La Salle Alum Suddenly Thinks College Basketball Isn’t Boring

Go Explorers!

Look, I admit it. I was dead wrong about college basketball. And to all my friends to whom I whined about college sports not being real sports, I apologize. I’m coming clean.

For years, if we’re being completely honest, I talked so much trash on college sports. A lot of it was on college football, because:

a) how can you get behind a sport where they put little stickers on their helmets for doing a good thing?

b) for all the money and injuries that college football generates, it seems just a little ludicrous that these athletes aren’t paid, and

c) there’s that hive-mind zealotry that can come out in really ugly ways.

But yes, I’ve talked lots of crap on college basketball, too: “How are you supposed to remember the names if they are always graduating?” “If I want to watch a bunch of short guys who can’t jump play zone defense, I’ll go to the gym,” “Is it really college basketball if they leave early to enter the NBA draft?” or “I’ll wait until they’re pros and playing against real competition and can’t pad their stats against Towson.”

Every year around bracket time, I do the whole, “Why don’t I just give my $20 directly to whoever wins this thing?”

And I was similarly disinterested at the beginning of this year’s March Madness. Right up until my dear old alma mater won their play-in game. I’m a La Salle Explorer (class of ’95) and now, like a bolt of lightning, I totally get it. When you’ve got skin in the game, college basketball isn’t just a game with an inordinately long shot clock and inexplicably halves but no quarters—it’s, y’know,  fun. It probably speaks to the program’s lackluster years between Lionel Simmons’ last year at 20th and Olney and today that it’s taken me this long to catch the fever, as it were, and understand the whole Big 5 thing in the process. (The star when I was matriculating, Kareem Townes, was not known for his shooting touch. He sadly ran into trouble with the law later on.)

Call me a bandwagon jumper, call me a fair-weather fan. Not that I’m not La Salle proud—I go back to campus and do mock interview with the comm department, and I keep an eye on the goings-on at The Collegian (btw, help them get to Los Angeles to cover the Sweet 16, will ya?), but the end of the Ole Miss game that I streamed on my laptop might be the only actual La Salle basketball I’ve ever witnessed (games were played at the Palestra, a.k.a. way too far away, when I was in college).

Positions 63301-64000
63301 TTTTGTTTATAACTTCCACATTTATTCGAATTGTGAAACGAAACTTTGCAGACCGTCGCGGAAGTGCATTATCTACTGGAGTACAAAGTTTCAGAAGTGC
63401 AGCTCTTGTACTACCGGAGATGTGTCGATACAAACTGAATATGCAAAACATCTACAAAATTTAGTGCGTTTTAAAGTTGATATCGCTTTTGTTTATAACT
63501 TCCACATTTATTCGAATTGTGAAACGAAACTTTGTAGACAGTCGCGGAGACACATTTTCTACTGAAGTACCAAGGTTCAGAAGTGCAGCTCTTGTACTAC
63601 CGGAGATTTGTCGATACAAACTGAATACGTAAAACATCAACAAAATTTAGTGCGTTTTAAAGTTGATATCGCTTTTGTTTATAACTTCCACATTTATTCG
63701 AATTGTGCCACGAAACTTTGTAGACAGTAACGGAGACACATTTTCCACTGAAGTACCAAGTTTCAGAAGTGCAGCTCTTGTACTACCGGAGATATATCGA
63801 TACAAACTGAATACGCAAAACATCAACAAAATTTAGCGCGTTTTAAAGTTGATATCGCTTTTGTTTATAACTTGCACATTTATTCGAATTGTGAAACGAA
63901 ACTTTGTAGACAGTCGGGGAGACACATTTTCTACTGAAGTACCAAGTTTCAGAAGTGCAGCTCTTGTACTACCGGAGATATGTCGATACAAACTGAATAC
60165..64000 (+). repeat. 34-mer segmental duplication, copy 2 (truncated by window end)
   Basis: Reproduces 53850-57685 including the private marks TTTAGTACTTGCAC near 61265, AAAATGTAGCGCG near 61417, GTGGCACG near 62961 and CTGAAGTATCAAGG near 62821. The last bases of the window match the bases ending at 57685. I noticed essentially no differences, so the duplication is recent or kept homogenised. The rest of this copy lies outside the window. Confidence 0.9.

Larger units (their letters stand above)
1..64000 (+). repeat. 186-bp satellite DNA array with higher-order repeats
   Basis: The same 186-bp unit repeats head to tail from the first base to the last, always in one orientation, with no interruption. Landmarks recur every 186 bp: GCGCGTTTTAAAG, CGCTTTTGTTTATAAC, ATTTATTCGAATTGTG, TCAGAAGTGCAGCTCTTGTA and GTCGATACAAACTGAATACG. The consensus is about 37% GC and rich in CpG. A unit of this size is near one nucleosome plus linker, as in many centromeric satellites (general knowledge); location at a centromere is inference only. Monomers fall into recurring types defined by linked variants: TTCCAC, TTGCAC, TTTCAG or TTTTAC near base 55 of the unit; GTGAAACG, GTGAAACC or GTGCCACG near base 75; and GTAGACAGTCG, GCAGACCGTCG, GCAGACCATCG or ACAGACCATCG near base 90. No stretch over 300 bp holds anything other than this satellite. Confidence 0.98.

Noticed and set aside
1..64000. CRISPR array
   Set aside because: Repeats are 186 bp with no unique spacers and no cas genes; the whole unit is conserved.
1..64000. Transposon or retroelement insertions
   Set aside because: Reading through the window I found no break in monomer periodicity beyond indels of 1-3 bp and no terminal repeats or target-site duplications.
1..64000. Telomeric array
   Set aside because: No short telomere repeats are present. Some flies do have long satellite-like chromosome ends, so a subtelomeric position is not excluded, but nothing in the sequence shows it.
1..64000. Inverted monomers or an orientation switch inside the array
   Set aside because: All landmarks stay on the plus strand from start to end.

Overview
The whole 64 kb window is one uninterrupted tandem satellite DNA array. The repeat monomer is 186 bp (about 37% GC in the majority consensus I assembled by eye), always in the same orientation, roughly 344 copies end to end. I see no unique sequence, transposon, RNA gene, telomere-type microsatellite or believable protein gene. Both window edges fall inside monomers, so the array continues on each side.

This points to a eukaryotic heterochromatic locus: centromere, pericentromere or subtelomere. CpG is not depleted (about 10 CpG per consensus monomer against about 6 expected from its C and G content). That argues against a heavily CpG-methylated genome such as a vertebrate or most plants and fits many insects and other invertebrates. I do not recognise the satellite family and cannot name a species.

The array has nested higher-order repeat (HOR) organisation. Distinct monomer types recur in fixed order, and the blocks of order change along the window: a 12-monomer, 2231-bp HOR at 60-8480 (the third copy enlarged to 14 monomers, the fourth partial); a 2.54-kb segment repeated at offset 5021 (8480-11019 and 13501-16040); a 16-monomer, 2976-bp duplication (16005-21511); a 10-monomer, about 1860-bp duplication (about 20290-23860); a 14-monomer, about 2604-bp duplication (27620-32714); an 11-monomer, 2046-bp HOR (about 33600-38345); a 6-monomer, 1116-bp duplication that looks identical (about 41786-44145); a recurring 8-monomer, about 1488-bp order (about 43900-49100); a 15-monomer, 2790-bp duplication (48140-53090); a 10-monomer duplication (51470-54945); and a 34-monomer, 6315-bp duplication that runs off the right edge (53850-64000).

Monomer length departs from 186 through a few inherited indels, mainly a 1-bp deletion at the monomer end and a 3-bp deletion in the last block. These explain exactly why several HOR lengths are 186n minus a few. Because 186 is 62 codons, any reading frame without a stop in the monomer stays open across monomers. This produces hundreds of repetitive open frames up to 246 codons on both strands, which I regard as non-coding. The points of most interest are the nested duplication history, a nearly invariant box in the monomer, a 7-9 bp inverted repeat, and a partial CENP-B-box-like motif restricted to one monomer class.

But screw it—this is my team, and the team of all my English/comm/theater friends—the ones who never gave a crap about basketball either, but who are reposting memes all the same. To hear Tyrone Garland talk about the Southwest Philly Floater (never mind that it sounds like a problem for a plumber or coroner) on national television, it all made sense in a way that pro sports generally don’t. Chase Utley may live in South Jersey, but he’s really just some guy from California. Ramon Galloway and Tyreek Duren and Jerrell Wright and Tyrone Garland don’t just go to school where I did; they’re from Philly (which, while not the case for the entire team, seems like unusually high hometown representation, even for the Big 5).

Win or lose on Thursday against Wichita State, this Explorers team has changed the local basketball landscape. We’ve come to expect Villanova, Temple and Saint Joe’s to be competitive in Division I, and Penn to be competitive in the Ivy League. La Salle had become the forgotten member, the ugly duckling, the red-headed stepchild of the Big 5. That they’re changing that with a handful of easy-to-like local talents has made the ride all the more satisfying—and likely reawakened/created a whole new crop of fans in the process. Take me, for instance: I’ll never say college basketball is boring again.